Thanks for the post on Powell at Gettysburg. I spend a lot of time researching the Civil War at Hettysburg and while there I look for anything related to Lincoln. Roger that’s where I found that treasure trove of information regarding Lincoln Train. Everytime I look for anything about Powell he just turns up as a footnote related to the Lincoln assassination. And from what I came up with is Powell was captured on the 3rd not from action on the second but action on the 3rd. Half the 2nd Florida and colors were captured on the 3rd in support of Pickett’s Charge (part of Longstreets Corp right flank) near the Peach Orchard when they were outflanked by Union forces. What has always interested me is Powell’s second career in the confederacy as part of Mosby’s Rangers but leaves Mosby’s group cause thinks they are too horrible (and they were outlaws). Then later is willing to attack a injured man while sleeping in his bed. Also there is new book out: Shooting Lincoln: Mathew Brady, Alexander Gardner and the Race to Photograph the Story of the Century. It would make a great stocking stuffer! Have a great holidays and look forward to the post in 2018!

    • Tim,

      Thanks for your comment. You bring up an interesting point in terms of when exactly Lewis Powell was wounded and captured. At the close of the trial of the conspirators, Powell’s attorney, William Doster, would include in his closing summations that Powell did take part in Pickett’s Charge as you state: “Finally, on the 3rd of July 1863, in the charge upon the Federal Center, at Gettysburg, he was wounded, taken prisoner, and detailed as a nurse in Pennsylvania College hospital.” However, Betty Ownsbey states in her book that she believes this claim to be merely “braggadocio”. While the Union records are clear that Powell was captured on the 3rd of July, the same day as Pickett’s charge, we are not given the time of his capture. That is why I give the possibility that Powell was wounded on the night of the second and officially captured during the morning (perhaps early morning hours) of the 3rd. The reason for this assumption is the Confederate records from Powell’s unit. Even after Powell was captured his name appeared on muster rolls for the 2nd Florida Infantry. On all of those muster rolls starting from August of 1863, he is marked as absent with the remarks that he was, “Wounded at Gettysburg Pen 2 July 1863 Sent hospt” Later muster rolls give the same information with much later ones merely stating “Prisoner of War” in their remarks.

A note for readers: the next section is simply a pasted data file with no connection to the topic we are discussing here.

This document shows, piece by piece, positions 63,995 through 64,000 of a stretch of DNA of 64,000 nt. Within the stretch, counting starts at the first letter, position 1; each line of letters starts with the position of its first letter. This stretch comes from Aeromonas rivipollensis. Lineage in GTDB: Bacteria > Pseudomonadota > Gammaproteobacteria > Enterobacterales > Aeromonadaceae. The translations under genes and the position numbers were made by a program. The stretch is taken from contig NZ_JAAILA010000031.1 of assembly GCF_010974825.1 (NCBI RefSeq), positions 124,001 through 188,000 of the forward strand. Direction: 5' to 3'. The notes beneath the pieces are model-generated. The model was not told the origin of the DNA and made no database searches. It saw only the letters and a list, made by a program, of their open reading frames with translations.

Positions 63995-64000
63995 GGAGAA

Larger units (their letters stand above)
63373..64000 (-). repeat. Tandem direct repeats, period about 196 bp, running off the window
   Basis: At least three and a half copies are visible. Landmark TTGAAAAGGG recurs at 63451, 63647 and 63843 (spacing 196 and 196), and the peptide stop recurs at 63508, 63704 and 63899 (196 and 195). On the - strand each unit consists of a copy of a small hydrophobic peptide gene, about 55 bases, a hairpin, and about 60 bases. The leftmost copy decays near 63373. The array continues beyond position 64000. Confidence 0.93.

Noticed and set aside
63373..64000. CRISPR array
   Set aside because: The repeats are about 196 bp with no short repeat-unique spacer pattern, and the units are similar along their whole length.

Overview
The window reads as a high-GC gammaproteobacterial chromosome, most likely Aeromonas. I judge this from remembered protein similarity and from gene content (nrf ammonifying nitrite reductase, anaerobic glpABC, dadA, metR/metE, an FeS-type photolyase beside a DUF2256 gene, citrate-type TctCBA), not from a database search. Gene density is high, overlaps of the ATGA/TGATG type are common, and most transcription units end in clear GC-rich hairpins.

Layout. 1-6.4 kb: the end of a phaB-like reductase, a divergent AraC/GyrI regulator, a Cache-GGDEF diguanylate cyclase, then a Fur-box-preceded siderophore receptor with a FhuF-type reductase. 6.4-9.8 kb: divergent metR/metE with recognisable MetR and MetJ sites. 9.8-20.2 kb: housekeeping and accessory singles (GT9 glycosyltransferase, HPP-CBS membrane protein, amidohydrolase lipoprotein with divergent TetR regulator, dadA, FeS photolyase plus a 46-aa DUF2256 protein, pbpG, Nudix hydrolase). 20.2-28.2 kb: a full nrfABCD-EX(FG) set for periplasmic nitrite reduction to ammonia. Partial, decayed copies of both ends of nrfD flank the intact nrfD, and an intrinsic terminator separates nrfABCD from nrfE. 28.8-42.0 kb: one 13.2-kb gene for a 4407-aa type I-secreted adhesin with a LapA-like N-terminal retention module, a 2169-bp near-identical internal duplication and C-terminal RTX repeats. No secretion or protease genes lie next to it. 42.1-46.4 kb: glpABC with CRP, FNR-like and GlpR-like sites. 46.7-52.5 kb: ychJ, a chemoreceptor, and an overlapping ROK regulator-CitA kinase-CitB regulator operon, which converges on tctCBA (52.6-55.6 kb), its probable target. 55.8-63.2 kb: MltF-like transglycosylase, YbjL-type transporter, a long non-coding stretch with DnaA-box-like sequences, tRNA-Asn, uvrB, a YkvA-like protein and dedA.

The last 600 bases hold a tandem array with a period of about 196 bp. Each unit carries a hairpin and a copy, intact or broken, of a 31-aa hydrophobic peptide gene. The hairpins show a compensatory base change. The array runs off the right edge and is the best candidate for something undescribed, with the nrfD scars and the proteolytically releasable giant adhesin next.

So, it’s clear that there is some ambiguity as to when and how Powell suffered his wounding. I grant you that it is possible he might have taken part in Pickett’s Charge, but I tend to come down on the side of the Confederate records and Betty Ownsbey in my belief that Powell was wounded on the 2nd and was not involved in the Confederates failed, and costly, push at Gettysburg.

      Dave

      • Tim Kelly

        Dave,
        I finally found the documents that can clear most of this. Lewis T. Powell was a member of the 2nd FL Inf Co I ,Jasper Blues. On July 2nd Powell suffered from a gunshot wound to the right wrist. Whether it was from troopers of the 19th ME or First Corp troops advancing from Cemetery Ridge is unknown. What is know he was captured on the 2nd by troops of the Twelve Corp that were sweeping up the area looking for wounded Union troops and to capturing Confederates soldiers. He was brought back to the Twelve Corp hospital like you said and then July 6th transferred to the main hospital and shows up on the prisoner of war rolls dated August 10,1863. Then was transferred September 2 to Baltimore and escapes September 7. I have questions what Powell learned from Confederate Secret Services about Booth while he was a member of Mosby’s Command. My understanding is there was no records regarding this. Late fall of 1863 Powell was arrested for beating a black servant and when authorities checked his background they found he had deserted Confederate service, then he was required to take the Oath of Allegiance to the United States, which he did under the alias “Lewis Paine”. I understand the idea Powell had the braggadocio but I think it was more his attorney tactic to gain sympathy with the military members of the commission or Powell had sympathy with his comrades that were flanked on July 3rd in Pickett’s Charge by Union troops of 16th Vermont and 4 Co’s of the 14th Vermont. In this action on the 3rd two of the three colors along with half of 2nd FL were captured. Either way he did end up on the hangman’s noose.

        • William B Canfield III

          I believe that Powell took the alias “Lewis Paine” from the Paine family where he boarded while he was a “member” of the 43rd Battalion of Partisan Rangers (Mosby’s Command). His actual membership in and length of service to the Mosby is a matter of some speculation.

  6. Laura Verge

    After sixty years of being addicted to the Lincoln assassination story, I would just like to send a special shout-out to Betty Ownsbey, whose many years of research and excellent writing skills brought us so much information on Lewis Thornton Powell: The Mystery Man of the Lincoln Conspiracy. Others now use Betty’s hard work in telling the story, so her efforts have done much to further our knowledge and our appreciation of history. Great work, Betty, and may you continue to teach others.